National Press Club

2017 Communicators Summit highlights content creation, rebuilding trust and a call to action on ethics

October 24, 2017 | By Malini Wilkes |

Going viral with a talking squirrel. Finding the messenger who can reach your “tribe.” And a push for a new ethics code from one of the country’s foremost PR practitioners.

The National Press Club’s 2017 Communicators Summit covered all that and more Wednesday, with two panels of experts and a keynote speaker discussing the challenges of creating content in an era of “fake news.”

Richard Edelman, president and CEO of the global communications firm Edelman, outlined a new proposal for a single, strong set of ethical standards for PR professionals, going beyond the codes of conduct at existing membership organizations.

“This crazy quilt of PR standards will no longer suffice,” Edelman said during his keynote address. “We must do better.” He called for a four-part PR Compact that stresses accuracy, transparency, a free and open exchange of ideas and a requirement for rigorous ethics training.

Edelman also urged businesses to put their full force behind addressing social issues such as fair trade, urban renewal and gender equality. Edelman’s annual Trust Barometer shows that belief in most major institutions is collapsing. He believes business, with 52% trust, is the one remaining institution that can reverse the trend.

During the first panel discussion, three experts offered their insights on content strategy at a time of rapidly changing technology and a major shift in the political landscape.

Nicholas Johnston, editor at the news website Axios, explained his company’s goal of creating content that fits on a single mobile phone screen, where users typically spend less than 30 seconds. Whether it’s a 150-word story, a video or a map, Axios strives to tailor its content to each specific platform.

“You have to be hyper aware and constantly thinking… then using what you know about that platform,” said Johnston. “The way people react to emotion and video on Facebook, the way people will just blast through Twitter.”

It’s sometimes difficult to predict what will catch fire. Bill Walsh, vice president of integrated communications at AARP, said he was surprised that email turned out to be one of the most successful channels from a recent brand awareness campaign. He was even more surprised by the success of a video on health care reform.

“We had a fake lumberjack talking to a stuffed squirrel,” said Walsh. “I thought it was just crazy, inane!” But the video took off, resulting in significant earned media. Longer, relatively dry updates on the legislative process also found an audience on Facebook Live. Walsh believes it’s because people were hungry for any information during a chaotic debate on a critically important issue.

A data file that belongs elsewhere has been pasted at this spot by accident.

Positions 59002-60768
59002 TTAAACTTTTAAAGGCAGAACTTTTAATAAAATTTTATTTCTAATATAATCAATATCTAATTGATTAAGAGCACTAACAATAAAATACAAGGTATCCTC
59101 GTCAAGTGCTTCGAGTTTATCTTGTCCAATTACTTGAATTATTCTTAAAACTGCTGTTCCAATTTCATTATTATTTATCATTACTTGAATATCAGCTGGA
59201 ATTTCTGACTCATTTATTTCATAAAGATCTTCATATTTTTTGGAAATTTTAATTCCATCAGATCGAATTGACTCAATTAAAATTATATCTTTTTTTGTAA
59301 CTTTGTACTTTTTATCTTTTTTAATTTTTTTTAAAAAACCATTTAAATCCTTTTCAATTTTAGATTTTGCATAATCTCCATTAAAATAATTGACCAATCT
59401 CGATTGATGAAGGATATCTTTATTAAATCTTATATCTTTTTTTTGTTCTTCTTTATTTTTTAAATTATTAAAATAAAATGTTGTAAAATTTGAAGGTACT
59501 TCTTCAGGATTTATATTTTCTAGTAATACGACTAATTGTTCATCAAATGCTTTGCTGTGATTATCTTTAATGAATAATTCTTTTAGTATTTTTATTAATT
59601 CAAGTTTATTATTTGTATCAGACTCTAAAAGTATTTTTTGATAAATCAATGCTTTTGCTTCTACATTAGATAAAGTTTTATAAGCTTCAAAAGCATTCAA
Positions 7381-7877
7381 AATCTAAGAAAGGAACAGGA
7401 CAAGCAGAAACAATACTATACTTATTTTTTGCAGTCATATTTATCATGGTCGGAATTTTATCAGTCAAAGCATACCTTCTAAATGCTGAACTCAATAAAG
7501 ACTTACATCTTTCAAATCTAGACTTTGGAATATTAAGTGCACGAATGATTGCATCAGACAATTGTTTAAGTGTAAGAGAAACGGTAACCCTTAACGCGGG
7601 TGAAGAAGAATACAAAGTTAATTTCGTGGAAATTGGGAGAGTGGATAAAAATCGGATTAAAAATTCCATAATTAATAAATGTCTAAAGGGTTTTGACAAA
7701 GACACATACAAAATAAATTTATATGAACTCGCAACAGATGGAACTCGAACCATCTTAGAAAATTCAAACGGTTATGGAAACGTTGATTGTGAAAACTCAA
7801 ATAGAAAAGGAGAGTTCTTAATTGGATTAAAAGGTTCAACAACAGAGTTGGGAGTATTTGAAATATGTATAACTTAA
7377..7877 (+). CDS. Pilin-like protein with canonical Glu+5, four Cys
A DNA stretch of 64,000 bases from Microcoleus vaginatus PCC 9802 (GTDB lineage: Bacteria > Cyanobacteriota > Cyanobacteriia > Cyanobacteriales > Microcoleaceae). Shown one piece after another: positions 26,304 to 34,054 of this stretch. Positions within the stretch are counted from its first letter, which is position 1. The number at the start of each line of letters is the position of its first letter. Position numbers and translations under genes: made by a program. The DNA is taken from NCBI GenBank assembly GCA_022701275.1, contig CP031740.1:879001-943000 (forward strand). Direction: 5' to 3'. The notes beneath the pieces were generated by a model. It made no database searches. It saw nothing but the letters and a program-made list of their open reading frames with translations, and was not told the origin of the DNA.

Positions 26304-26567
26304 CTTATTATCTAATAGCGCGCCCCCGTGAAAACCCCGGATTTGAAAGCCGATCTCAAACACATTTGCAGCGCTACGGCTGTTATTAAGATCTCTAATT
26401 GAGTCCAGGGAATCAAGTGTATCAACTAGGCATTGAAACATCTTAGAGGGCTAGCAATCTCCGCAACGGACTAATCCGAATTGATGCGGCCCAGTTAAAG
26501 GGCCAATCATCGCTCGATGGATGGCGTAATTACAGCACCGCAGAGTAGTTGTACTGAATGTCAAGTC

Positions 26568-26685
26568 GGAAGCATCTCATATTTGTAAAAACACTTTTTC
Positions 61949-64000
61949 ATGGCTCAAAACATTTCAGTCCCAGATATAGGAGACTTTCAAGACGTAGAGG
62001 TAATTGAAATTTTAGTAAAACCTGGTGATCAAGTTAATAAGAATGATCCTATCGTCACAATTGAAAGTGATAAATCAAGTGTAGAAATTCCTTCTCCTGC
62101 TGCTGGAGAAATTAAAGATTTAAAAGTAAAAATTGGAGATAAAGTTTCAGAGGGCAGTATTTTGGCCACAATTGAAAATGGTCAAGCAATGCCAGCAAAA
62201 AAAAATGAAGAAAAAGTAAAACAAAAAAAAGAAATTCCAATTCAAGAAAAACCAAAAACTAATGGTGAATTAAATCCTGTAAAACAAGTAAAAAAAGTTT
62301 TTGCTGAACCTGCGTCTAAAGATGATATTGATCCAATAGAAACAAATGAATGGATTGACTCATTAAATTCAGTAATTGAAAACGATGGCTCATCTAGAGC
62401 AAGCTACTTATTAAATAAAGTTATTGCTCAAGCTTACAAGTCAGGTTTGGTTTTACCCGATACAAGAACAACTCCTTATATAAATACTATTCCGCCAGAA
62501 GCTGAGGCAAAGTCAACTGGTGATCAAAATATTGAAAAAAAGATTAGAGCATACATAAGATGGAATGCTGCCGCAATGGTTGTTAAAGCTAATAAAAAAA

The non-profit group No Kid Hungry recently launched a campaign that involved the creation of three sophisticated, interactive microsites with video, graphics and text.

Brian Minter, associate creative director, found that engagement was high, with users spending five or six minutes on the site. But traffic was low. Looking back, he would have put more resources into promotion. “It is no good building something cool if nobody’s going to see it,” he said.

The Summit’s second session explored how communications professionals can be credible sources of information in the age of fake news.

Panelist Richard Levick of Levick Strategic noted that communicators spend a lot of time developing messages. But he thinks they should focus more on finding the right messenger to cut through the clutter.

“We get our truth from who we know—our tribe,” he said. “People will say they don’t trust Twitter or social media. But what they do trust is when their friend forwards it to them.”

Emily Horne, head of global public policy communications at Twitter, was questioned about President Trump tweeting nuclear threats to North Korea and the company’s overall policy on violent rhetoric.

In response, Horne said that “newsworthiness and public interest are… factors for how we determine content staying or going on the platform.” She added that Twitter is currently updating its standards on abusive and violent messages.

With the president ridiculing reporters and calling any critical stories “fake news,” journalists have suffered a severe loss of credibility in the last year. Mark Greenblatt, senior correspondent for Scripps Washington bureau isn’t quite sure how to respond.

“Maybe perhaps we become more transparent,” he said. “Maybe perhaps we have to put out... all the steps we have taken to get to the other side of the story.”

Katerina Matsa of Pew Research Center presented results of a post-election survey examining Americans’ trust in media. Matsa said 32% of respondents reported seeing completely fabricated news online, while 51% reported seeing misinformation, or news that is not fully accurate.

Video links for the panels and the keynote address can be found below:

Panel #1:
Panel #2:

For slides from the speakers’ presentations, please contact Danny Selnick, co-chair of NPC’s Communicator Team at